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Posts Tagged ‘Darjeeling tea’

by Caitlin Saniga

Rose iced tea

I was so happily surprised by this tea, and so were the guests at a recent brunch at my mom’s house. Some were a bit skeptical of the strong rose fragrance of the tea, but the flavor is more delicate. Sipping on this tea is like drinking a rose! Rose water is popular in Middle Eastern recipes. Look for it at natural food stores, the ethnic food section of your grocery store or online. I picked up a bottle at Fairway in New York City, but before that, I’d been shopping around on Amazon and found some decent offerings.

  • 6 cups water
  • 1/4 cup honey (or to taste)
  • 5 single black tea bags
  • 1 cup rose water
  • 2 trays of ice cubes
  • Rose stems and mint sprigs for garnish

I froze rose petals in the ice cubes I used. If you decide to do the same, some tips: Fill the ice cube trays about halfway with water, add one or two petals to each slot, freeze, and then fill to the top with cold water. Freeze the cubes the rest of the way. This ensures that the petals don’t float to the top and become disconnected.

Bring the water to a boil in a large pot. Stir in the honey.

Remove the pot from heat, and add the tea bags. Let the tea steep about 10 minutes.

Remove the tea bags, and store the tea in the fridge for about 1 hour, or until it is mostly chilled. Add the rose water and ice cubes. Serve immediately in chilled glasses, garnished with rose stems and mint sprigs.

Makes about 10 servings.

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Thai lemongrass and ginger iced tea

by Sarah Steimer

Caitlin went Middle Eastern – and I went Far East. My iced tea also has an ingredient you’ll have to make a little effort searching for: fresh lemongrass. Head to the Asian market! Lucky for me, there’s a whole Asian food district off the Argyle stop on the Red Line, only blocks from my apartment. I would also bet you could find this at a good produce market or ethnic grocery store.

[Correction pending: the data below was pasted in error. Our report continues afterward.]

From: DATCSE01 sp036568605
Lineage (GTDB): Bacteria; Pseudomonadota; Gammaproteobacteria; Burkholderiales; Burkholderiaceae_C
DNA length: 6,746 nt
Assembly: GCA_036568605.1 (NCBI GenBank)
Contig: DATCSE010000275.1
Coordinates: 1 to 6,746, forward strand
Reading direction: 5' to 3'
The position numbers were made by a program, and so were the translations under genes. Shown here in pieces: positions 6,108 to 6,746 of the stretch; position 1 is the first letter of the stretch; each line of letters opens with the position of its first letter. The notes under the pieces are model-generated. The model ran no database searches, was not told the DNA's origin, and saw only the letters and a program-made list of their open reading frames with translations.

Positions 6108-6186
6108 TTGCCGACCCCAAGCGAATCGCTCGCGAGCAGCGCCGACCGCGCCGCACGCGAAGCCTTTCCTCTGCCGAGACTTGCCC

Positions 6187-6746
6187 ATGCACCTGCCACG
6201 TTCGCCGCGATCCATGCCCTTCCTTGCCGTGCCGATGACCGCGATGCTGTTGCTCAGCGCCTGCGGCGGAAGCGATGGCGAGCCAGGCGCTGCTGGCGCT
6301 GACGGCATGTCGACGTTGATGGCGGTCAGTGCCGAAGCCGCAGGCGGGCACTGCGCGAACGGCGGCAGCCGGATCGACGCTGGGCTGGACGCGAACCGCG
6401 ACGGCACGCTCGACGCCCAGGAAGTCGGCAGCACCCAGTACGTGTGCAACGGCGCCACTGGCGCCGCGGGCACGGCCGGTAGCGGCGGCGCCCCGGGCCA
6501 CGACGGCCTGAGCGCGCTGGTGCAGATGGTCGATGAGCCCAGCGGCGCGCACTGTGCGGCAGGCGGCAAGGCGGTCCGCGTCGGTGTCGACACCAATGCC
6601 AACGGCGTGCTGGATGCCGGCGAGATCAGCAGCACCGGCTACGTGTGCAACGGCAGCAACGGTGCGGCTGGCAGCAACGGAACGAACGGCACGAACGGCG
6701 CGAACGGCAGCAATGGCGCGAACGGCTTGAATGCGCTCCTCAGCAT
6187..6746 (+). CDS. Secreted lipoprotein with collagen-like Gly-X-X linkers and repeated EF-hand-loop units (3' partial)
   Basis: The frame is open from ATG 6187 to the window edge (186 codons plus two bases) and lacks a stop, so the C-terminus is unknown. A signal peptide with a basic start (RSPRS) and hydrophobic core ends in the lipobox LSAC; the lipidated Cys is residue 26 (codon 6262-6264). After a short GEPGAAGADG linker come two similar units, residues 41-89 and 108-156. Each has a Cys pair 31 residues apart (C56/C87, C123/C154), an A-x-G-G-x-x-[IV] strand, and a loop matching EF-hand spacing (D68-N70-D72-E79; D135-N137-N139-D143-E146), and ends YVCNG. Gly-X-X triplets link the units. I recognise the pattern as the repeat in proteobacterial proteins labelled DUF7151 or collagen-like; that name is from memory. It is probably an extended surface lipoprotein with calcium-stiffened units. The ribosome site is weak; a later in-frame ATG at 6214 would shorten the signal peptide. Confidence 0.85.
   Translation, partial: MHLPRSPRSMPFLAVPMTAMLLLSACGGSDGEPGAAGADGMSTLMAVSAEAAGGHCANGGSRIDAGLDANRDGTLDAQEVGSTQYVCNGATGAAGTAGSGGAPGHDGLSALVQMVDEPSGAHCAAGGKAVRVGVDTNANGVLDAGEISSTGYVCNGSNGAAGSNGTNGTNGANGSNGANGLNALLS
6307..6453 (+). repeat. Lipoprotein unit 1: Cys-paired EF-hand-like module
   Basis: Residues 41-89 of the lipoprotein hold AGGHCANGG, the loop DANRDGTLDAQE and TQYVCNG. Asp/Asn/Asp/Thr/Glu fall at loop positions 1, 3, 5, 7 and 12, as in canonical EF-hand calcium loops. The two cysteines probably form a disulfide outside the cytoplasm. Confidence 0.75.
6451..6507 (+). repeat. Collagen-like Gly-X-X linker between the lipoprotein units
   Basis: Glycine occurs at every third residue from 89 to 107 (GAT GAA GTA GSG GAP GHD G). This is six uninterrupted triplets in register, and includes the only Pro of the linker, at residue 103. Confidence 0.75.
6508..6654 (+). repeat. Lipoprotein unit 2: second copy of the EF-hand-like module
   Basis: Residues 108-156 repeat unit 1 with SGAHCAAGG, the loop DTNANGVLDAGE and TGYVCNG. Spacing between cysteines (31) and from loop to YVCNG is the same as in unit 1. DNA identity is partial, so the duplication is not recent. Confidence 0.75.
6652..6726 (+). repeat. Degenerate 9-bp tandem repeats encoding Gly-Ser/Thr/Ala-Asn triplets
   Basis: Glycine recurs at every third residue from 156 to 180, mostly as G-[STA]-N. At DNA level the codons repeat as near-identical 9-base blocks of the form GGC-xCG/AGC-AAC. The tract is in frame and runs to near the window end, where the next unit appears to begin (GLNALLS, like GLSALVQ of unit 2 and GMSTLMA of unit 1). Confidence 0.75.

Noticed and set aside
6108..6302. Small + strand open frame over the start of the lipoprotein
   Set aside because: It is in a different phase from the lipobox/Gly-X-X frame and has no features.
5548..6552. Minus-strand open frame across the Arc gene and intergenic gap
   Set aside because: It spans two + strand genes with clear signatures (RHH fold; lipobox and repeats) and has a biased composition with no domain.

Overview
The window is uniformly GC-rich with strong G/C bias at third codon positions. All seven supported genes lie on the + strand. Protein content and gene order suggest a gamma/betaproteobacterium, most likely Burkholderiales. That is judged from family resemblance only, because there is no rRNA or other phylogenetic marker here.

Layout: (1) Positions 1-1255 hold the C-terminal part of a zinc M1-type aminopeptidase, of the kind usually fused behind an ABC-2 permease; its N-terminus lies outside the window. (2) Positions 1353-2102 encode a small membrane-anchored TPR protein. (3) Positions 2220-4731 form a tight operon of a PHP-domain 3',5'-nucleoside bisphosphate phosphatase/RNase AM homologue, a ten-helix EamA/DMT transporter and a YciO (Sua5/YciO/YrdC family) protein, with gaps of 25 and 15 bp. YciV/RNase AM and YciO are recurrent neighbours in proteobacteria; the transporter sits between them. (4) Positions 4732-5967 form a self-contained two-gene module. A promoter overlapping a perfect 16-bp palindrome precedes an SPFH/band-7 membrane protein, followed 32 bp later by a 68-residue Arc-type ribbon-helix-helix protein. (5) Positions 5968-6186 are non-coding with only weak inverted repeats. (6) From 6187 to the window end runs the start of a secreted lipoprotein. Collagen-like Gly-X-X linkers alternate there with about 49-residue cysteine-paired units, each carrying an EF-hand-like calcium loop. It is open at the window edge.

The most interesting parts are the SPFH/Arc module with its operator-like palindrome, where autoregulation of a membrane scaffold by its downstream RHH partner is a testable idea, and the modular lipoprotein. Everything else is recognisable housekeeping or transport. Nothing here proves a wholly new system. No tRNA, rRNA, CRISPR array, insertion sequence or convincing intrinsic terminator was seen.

• 3 stalks lemongrass, white parts only
  • 1 small knob ginger – about an inch and a half – sliced
  • 6 cups water
  • 1/3 cup sugar
  • 2 cups brewed black tea using two tea bags or two heaping teaspoons loose black tea (I used Darjeeling)

Using the butt of a knife, pound the lemongrass until lightly bruised. Slice into thin pieces – it doesn’t need to be perfect.

Keep the lemongrass-ginger syrup you don’t use! I have the rest of mine in the refrigerator for iced tea later this week. I’ll just have to make more black tea each time. In all, I probably made enough syrup for eight to 10 glasses of iced tea.

Add the lemongrass and sliced ginger to the six cups of water in a medium pot. Bring to a boil, lower the heat, and let simmer for 10 minutes. Add the sugar and let stand, covered, for 20 more minutes.

Strain the lemongrass and ginger from the water – which at this point is a watery, flavored simple syrup.

Fill half of each glass with the tea, then the rest with the lemongrass-ginger syrup, leaving room for ice. Mix and serve with a stalk of lemongrass (the green parts you didn’t use).

Makes four servings.

Recipe from: Appetite for China

Alfresco Refreshed is our spin on four traditional picnic staples: fruit salad, potato salad, iced tea and hamburgers. You can find all the recipes here.

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by Caitlin Saniga

Darjeeling tea is an Indian black tea with a fruity, floral, slightly musky scent. The Darjeeling tea in this recipe adds more of an aroma than a flavor. I suggest squeezing fresh lime juice over the potatoes for extra zinggggg.

  • 3 pounds sweet potatoes, peeled, cut into 1/2-inch dice
  • 1 tablespoon olive oil
  • 1/2 teaspoon grated lime zest
  • 1/2 teaspoon fine sea salt
  • 1 1/2 teaspoons loose-leaf Darjeeling tea leaves
  • lime wedges

Preheat oven to 400 degrees. Line a baking sheet with foil and spray with cooking spray.

In a large bowl, toss the sweet potatoes with the oil and stir to coat. Add the lime zest and salt. Crumble the tea with your fingers, crushing it as you sprinkle it over the potatoes. Stir well to distribute the tea and spices.

Spread the potatoes in prepared pan in an even layer. Bake for 10 minutes, the stir. Bake for an additional 10 to 20 minutes, until the sweet potatoes are just slightly firm in the center. Serve warm or at room temperature. Pass lime wedges alongside.

Makes 8 servings.

Recipe adapted from: Culinary Tea: More Than 150 Recipes Steeped in Tradition from Around the World

Photo: Caitlin Saniga

Darjeeling (aka ‘the champagne of teas’) facts

-Good for: Relaxation. Darjeeling tea leaves contain the amino acid L-theanine, which reduces physical and mental stress. The tea also contains high levels of antioxidants that fight disease and free radical damage.

-Origins: Darjeeling tea is produced exclusively in Darjeeling, India, and was first grown by an Indian Medical Services surgeon.

-Taste: Darjeeling has a fruity, floral taste with honey undertones, reminiscent of oolong tea rather than black tea.

Sources: Teavana and LiveStrong.com

*Throughout May, “Strange Brew” will feature tea-based recipes — all of which can be found here.

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